shorpy historic photo archive

I know that some of you have heard me speak on (or read my blog posts about) the cool archives found on Flickr. But today I want to point you to The Shorpy Historic Photo Archive. Something draws me back there daily. I subscribe to the feed so that I see every new photo. Maybe it’s because I could swear I’ve seen some of the people and places … that Georgia Coca-Cola shack looks like buildings that you can still spot in the Kentucky countryside (if you know where to look). Maybe it’s the photos of the kids, like Shorpy, who worked the mines or sweat shops. Or maybe it’s just that you can click on each photo, view it in its original size, and find a trove of little treasures and hidden clues in each historic view. So, for today’s Friday Fluff, I urge you to take a 10-minute vacation, find a photo that pleases you, and examine it. You might get hooked.

delivery boy resting in Newport, Kentucky

Harry Swope: 1908 in Newport, Kentucky


More Hubbub!

Here’s more media (use the link here to get to it) from Hubbub 2010.  This video was collected and assembled by Kirk Laird in Academic Technology (go Kirk!).

Hubbub 2010!

Animoto video of some Hubbub pix! Gee, those librarians sure know how to throw a party. 🙂

adoption and adaptation

Two years ago I spat out a little rant after reading an Atlantic Monthly article about how use of the Web was “rewiring” the brain and dumbing us down. I probably shouldn’t follow a snort and roll of the eyes by sitting down to the keyboard, but sometimes I can’t help myself. That said, I have just finished reading a more thoughtful article in the New York Times on the subject of technology adoption and the adaptations that follow. It is not about our rewiring, although there are a few references. It speaks more to the point about what’s really going on, and that is our interaction with the technology and how we change it and it affects us. Read the article and you will find references to younger folk than I using their phones rather than a watch as a timepiece, but also pointing to evolutionary survivalists (the author’s phrase, and I like it) such as the radio. I like the idea that technology does not rewire the people, but that people rewire the technology (my phrase, and I like it).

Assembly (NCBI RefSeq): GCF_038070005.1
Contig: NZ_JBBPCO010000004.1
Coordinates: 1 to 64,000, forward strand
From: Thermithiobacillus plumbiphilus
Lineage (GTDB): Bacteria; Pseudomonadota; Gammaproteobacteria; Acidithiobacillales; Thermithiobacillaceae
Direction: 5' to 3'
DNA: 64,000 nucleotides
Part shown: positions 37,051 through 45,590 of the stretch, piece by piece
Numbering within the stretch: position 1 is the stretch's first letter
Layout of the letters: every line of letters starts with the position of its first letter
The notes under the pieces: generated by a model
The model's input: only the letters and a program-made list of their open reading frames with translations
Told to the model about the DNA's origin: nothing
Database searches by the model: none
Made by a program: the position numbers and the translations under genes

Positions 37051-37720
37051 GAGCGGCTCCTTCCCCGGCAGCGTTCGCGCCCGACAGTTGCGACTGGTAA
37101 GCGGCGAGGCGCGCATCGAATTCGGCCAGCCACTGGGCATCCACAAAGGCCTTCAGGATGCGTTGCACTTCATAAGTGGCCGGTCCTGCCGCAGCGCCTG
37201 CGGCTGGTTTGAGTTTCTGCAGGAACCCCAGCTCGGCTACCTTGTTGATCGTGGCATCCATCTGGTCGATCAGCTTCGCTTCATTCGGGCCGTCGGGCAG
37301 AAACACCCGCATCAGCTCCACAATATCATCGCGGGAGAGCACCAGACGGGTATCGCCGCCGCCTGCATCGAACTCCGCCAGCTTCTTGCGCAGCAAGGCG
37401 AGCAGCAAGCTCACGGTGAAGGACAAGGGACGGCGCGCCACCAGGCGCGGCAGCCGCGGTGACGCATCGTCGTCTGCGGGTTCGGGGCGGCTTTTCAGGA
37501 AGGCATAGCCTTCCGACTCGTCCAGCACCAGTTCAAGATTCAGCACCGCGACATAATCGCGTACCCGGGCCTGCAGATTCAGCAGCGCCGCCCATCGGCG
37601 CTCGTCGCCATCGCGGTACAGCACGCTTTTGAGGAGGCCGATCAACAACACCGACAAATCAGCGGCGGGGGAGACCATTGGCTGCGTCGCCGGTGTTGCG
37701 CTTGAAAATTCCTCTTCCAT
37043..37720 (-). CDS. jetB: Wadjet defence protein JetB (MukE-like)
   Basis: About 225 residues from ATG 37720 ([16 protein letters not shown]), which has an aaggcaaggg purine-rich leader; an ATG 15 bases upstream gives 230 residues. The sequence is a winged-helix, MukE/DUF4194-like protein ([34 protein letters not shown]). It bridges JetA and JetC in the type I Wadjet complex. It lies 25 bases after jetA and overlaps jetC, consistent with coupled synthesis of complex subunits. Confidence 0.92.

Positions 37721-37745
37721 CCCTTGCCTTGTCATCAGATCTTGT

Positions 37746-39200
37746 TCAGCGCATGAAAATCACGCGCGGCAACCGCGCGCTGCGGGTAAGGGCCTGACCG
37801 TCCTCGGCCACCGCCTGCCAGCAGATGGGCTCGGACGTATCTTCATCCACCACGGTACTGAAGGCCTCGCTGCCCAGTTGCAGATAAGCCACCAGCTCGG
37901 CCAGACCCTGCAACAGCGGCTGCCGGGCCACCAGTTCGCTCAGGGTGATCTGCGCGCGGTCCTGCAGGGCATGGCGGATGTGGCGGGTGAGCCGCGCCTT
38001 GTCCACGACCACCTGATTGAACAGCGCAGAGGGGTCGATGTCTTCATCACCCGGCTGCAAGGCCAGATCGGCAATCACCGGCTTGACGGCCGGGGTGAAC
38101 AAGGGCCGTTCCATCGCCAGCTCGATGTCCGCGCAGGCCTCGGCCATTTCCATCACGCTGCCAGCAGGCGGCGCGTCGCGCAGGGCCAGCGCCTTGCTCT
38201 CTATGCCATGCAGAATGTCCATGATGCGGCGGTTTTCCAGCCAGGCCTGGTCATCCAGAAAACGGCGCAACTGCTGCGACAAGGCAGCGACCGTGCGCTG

I still don’t put much stock into short messages and social networking rewiring my brain/attention span/capabilities; however, I can get on board with adapting to new and rapidly evolving technology though change in habits and making personal choices. And now, if you will excuse me, I will return to reading The Three Musketeers. In a musty book. I bought it second-hand, because I don’t like to muss my nicest hard cover editions. Of course, I’m reading an English translation … I’m not a purist or anything.

Rewired. *snort*

classic tacky

I was so busy on Friday, I forgot to post my Friday Fluff. That won’t do! Here’s an amusing post from on The Glory (and Tackiness) of Ancient Greece. Yes, it’s true, white is not the original color of those classic images in statues and temples. The post points to this article with a little more detail and a few more illustrations. I’m sure they seemed less tacky at the time they were created. Or maybe not.

Academic Technology

You may have heard the news already, since it is making the rounds:  TASC (University of Kentucky’s Teaching & Academic Support Center) underwent a reorganization this summer, and as we enter the fall semester we do so as three groups that will continue to work closely together.

TASC’s Instructional Technology, AV/Distance Learning Networks, and Graphics & Multimedia divisions have now joined forces with SSTARS to form UK IT’s Academic Technology Group. I’ll be the AT Group’s director. TASC’s former Educational Development group is now CELT (the Center for the Enhancement of Learning & Teaching), under the direction of Dr. Kathi Kern. Connie Baird will continue to be director of Distance Learning Programs. All three groups will still be sharing space and cross-pollinating on tasks and projects, and, among other things, the AT Group will now be a part of project processes and protocols that will help our services grow into more efficient, helpful ones

For now, the old TASC web pages are undergoing a gradual change, so you can still find the services you need at I’m going to miss calling my co-workers TASCers, but just knowing that I still will be working closely with that group of people makes me smile. I’ll continue to contribute to technology180, although perhaps sporadically until I get my sea legs in UKIT.

very sex-c

Welcome, Friday! For your (serious but amusing) fluff today, a little lesson in naming planets from National Geographic. Well, okay, so it’s a light look at a few new exoplanet discoveries. In particular: 24 Sextanis and its friends 24 Sex b and 24 Sex c. If you can’t take this one, don’t even go here.